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Aledmys Díaz has become one of the Astros’ most indispensable players

In his second full season in Houston, the Astros’ infielder has never been needed more, and he’s responded with quality results.

MLB: Houston Astros at Seattle Mariners Stephen Brashear-USA TODAY Sports

Aledmys Díaz is no ordinary utility man. Following a 2020 season that was derailed by injury, the club’s versatile infielder has carved out a key role on the 2021 squad, playing proficient defense around the diamond while slashing .286/.333/.470 with 6 home runs in 180 plate appearances, good for a 123 Weighted Runs Created Plus (wRC+).

Former Astro Marwin González made himself a household name for possessing similar ability. When he departed Houston in free agency after the 2018 season, it was not long before former Astros general manager Jeff Luhnow acquired his replacement, Díaz, in a trade with the Blue Jays.

Though Díaz may not be as prominent as González was, he has quietly proved to be one of Luhnow’s savvier acquisitions during his tenure.

In his first year in Houston, Díaz posted a 119 wRC+ in just under 250 plate appearances and logged a fair amount of playing time at first, second and third base. 2019 was a fine campaign for the Cuban native, but he’s elevated his play in 2021.

According to both forms of WAR via FanGraphs and Baseball-Reference, Díaz has at least matched his 2019 output. Per bWAR, he’s already surpassed it — in 67 fewer plate appearances.

The 31-year-old veteran has adopted a significantly more aggressive approach at the dish this season that borders on reckless hacking, but he’s compensated for it by making substantially more contact out of the strike zone. Among Astros hitters, Díaz has the third-highest batting average on batted balls outside the zone.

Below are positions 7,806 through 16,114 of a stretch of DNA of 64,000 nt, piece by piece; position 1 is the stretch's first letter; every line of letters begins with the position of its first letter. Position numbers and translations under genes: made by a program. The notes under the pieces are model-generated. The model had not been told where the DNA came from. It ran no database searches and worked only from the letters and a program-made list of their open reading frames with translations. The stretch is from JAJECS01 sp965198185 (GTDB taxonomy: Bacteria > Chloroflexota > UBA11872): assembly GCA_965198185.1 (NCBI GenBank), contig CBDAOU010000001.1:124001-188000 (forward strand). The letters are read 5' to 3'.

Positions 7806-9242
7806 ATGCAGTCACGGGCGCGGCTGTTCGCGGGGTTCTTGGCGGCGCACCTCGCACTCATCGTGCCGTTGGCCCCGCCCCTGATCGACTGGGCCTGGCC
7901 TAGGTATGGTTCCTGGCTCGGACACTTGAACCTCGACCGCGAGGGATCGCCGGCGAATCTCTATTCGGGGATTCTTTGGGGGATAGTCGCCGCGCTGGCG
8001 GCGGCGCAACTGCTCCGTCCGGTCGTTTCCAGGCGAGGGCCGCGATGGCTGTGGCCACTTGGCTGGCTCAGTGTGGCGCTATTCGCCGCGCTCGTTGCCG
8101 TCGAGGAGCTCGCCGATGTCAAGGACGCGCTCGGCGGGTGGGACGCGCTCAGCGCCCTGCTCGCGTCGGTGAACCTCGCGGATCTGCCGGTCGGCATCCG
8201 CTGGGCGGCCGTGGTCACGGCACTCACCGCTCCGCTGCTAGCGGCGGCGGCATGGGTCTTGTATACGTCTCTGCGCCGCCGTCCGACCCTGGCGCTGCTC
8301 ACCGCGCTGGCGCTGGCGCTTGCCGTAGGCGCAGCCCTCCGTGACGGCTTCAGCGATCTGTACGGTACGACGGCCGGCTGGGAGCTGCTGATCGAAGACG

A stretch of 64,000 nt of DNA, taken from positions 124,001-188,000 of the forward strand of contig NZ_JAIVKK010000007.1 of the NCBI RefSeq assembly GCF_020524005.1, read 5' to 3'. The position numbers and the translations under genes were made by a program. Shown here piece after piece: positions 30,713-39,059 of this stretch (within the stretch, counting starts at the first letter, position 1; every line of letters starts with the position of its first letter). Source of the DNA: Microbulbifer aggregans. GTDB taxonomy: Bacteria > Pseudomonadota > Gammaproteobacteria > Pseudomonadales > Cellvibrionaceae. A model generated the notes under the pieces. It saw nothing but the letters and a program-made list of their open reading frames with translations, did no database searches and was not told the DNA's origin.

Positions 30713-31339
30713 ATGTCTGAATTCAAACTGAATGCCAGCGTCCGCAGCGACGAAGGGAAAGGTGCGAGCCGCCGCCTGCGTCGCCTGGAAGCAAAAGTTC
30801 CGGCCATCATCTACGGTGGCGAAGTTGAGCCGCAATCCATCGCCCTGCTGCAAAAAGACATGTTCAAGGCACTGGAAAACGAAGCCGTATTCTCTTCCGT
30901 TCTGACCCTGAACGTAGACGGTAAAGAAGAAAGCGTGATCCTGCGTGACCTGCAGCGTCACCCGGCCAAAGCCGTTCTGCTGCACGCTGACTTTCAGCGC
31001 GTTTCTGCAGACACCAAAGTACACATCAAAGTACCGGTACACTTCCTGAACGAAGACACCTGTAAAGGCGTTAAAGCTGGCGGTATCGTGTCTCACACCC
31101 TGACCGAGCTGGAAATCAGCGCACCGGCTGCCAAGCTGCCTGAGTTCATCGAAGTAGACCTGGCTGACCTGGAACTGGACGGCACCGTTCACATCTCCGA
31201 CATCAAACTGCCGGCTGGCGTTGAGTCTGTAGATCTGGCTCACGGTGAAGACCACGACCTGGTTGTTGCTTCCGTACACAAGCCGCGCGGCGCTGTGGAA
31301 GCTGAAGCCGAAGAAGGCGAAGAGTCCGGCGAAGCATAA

A 2.8 percent walk rate is comically low, but Díaz’s ability to consistently put the ball in play has yielded solid numbers. Moreover, it’s the quality of contact he’s making that’s propelling his success.

Díaz has set career-high marks in Barrel rate, Sweet Spot percentage (SwSp%) and Hard-hit rate this year. Another clear indicator of his bat’s newfound thump is a .507 Expected Slugging (xSLG) against fastballs, up from .402 in 2019.

Ideally, he’d combine his enhanced bat-to-ball skills with his patient approach of two years ago — he walked almost as many times as he struck out — but perhaps the free-swinging method he’s evidently embraced is what’s helping him to drive the ball.

Defensively, advanced metrics have never rated Díaz much better than average, but both Defensive Runs Saved (DRS) and Outs Above Average (OAA) have him well above average in 2021, accounting for his time at third, second, first and left field. OAA in particular puts his defense in the top 10 percent. Only five third basemen rank higher than Díaz at the position per OAA (min. 50 attempts), which is especially fortunate for the Astros since their usual stalwart at the hot corner, Alex Bregman, has been on the injured list for close to two months now.

Bregman’s injury is just one of a litany of hamstring issues he’s had to deal with in recent years. Though he could be close to returning, the fickle nature of hamstring injuries tends to complicate the rehabbing process.

This makes Díaz’s contributions all the more important. Additionally, what amplifies his value even more is the organization’s lack of viable infield options in the upper minors, which has occasionally forced Robel García into fairly regular playing time. Although he’s a competent defender at multiple positions, García has the second-worst wRC+ in the major leagues among hitters with at least 100 plate appearances. His bWAR is -0.9.

Replacing an All-Star such as Bregman is not exactly feasible, but should the Astros need to continue starting Díaz on a regular basis, it appears he’s capable of producing numbers befitting the everyday role.

The data in this article was compiled via Baseball Savant and FanGraphs